JI: In a similar vein, your references to music seem from an insider’s view. What instruments, if any, do you or have you played?
NR: I play the guitar. My son is a first-rate musician, which I am not. So, music is a very established fact in our home life. I am interested in things that overlap between Jewish and Polish identity and, certainly, along with food, music was an area of shared culture and knowledge before the war. Aspects of this inhabit the realm of cliché in contemporary “world music” culture. Klezmer, as it was played before the war, and its nearness to other Polish folk music, is really a kind of untapped source of possible nearness between the two groups. So my character, Nadia, almost inadvertently stumbles into this territory. She finds her way to Eastern European music and is drawn, without her meaning it to happen, to Poland.
JI: The Night Jew, Gentle Jew, Dulcimer Girl, Typewriter Girl … could you talk a bit about these “labels” that appear in the novel? Are they to evoke an archetype, a uniqueness or something else?
NR: This is a challenging query, which goes to the matter of how this book changed over time, through different drafts, and also points to other key aspects of the book.
For a long time it had the title The Dulcimer Girl, which is one of Nadia’s alter egos once she arrives in Poland. And the instrument itself, key to early klezmer, in its Polish guise, as a hammered instrument, was something I thought of as a talismanic object, which evoked the locale, the culture of Jews and Poles in another time.
The Typewriter Girl was also an early title that fell by the wayside, and relates to the other main female character, Ania. She is “the Typewriter Girl” by way of her work for a Polish government bureaucratic special office, which is tasked with investigating the files kept on people during the communist era. Understanding the typewriters used on each file is a way of verifying the files or revealing fraudulence.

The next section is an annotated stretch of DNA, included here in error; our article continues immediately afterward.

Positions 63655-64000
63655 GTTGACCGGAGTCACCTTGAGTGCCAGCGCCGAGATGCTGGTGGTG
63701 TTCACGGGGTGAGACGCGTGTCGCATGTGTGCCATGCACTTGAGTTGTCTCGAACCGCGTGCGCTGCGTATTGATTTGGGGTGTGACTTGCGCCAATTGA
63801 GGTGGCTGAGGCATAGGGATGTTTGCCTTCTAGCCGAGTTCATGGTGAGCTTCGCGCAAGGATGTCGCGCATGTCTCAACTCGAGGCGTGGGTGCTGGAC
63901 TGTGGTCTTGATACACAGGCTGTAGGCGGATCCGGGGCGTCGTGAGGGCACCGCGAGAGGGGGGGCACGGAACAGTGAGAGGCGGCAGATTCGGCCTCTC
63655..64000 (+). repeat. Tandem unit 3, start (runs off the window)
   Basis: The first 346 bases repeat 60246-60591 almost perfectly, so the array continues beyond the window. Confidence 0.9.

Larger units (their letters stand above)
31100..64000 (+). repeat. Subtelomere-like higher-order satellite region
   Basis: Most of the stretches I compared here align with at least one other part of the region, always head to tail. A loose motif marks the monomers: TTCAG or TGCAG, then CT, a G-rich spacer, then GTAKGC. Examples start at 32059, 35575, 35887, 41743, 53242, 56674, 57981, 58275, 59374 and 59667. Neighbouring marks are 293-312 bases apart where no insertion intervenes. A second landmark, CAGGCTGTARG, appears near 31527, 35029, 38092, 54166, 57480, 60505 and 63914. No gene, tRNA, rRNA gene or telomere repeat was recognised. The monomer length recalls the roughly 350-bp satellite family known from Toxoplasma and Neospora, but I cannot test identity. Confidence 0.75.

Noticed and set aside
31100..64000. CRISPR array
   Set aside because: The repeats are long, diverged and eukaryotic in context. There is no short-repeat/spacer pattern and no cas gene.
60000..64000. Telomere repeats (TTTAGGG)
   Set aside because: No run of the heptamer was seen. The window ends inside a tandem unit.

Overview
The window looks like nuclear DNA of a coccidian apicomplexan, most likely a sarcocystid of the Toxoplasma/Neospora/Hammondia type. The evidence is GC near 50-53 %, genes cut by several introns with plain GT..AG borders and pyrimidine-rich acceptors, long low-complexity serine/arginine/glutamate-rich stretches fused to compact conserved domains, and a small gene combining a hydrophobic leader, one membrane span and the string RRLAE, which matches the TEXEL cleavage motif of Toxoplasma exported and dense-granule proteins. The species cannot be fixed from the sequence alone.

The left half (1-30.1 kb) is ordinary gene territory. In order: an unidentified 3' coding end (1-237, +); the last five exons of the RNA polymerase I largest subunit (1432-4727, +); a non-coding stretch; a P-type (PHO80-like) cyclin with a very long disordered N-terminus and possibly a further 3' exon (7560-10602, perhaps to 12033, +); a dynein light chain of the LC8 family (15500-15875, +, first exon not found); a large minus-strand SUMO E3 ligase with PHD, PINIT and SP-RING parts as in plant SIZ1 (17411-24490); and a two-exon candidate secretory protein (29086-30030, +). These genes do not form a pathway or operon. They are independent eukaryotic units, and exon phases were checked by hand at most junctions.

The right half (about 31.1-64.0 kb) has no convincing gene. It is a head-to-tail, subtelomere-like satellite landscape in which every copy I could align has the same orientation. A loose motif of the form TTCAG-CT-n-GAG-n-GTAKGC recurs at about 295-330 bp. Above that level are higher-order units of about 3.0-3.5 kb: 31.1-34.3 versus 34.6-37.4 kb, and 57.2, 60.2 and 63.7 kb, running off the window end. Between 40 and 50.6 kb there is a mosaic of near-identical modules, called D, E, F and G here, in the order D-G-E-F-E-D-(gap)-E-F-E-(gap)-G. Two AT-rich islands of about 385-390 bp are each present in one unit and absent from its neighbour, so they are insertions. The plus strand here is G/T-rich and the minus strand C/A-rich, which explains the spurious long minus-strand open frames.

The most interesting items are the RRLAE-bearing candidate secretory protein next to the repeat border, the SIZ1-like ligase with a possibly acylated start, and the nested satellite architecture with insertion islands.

The typewriter, like other technologies in the book – cars, books, recorded music – is evocative of a time when things worked in a way that they no longer do. So, the dulcimer and the typewriter, even hardcover books, are surely objects of nostalgic and loveable possibilities.
The Night Jew is central to the novel’s sense of Poland being haunted by the Jews murdered in the wartime. One can spend time in Poland and either look for these Night Jews or, as I sometimes feel, be one. There are plenty of real Jews in Poland today. But the Night Jew must be someone from another world altogether.
The Gentle Jew is in fact a particular nickname for a key figure in the narrative. He is an early ’60s denizen of West Cordova Street.
JI: There are many parallels in the lives of Simon and Nadia – a father’s secrets, their love of walking, etc. – and their lives do overlap, of course, but what inspired you to connect these disparate stories?
NR: Some of these parallels develop intentionally, but then others work themselves out as a book goes through drafts. Certainly, you’re right, walking is a returning motif. Nadia does seem to walk cities after the example of her father, as if she walks to be like him when she cannot know him.
The secrets of fathers: I guess, in this book, one of the premises is that ancestral stories, which go untold, can irrupt without warning. So, in the case of the younger characters in Canada, Simon and Nadia, they share this predicament, and their own lives are changed by the irruptions when they finally happen. It is satisfying when these kinds of patterns develop almost without meaning them to. This is where writing can be a bit like making music, where refrains, verse and chorus structure allow for such catchy and satisfying effects – a rhyming of sound and idea.
JI: If there is anything else you’d like to add, please do.
NR: I guess it’s important to say that I’ve returned to Vancouver in fiction for another try at it. My second novel, Lola by Night, was a Vancouver book. And, in The Girl Who Stole Everything, I felt strongly about doing things with the city that others hadn’t. I’m a walker in Vancouver, whenever I can be, so that element, which you ask about, is motivated by my own appreciation of what different parts of the city have to offer. When I walk, I do think of what’s changed since my last visit, so it may be that writing about a place can be well done from afar, as long as you keep it close enough and periodically in view. It’s interesting to have a Vancouver book come out in Montreal, where the West Coast is a kind of terra incognita.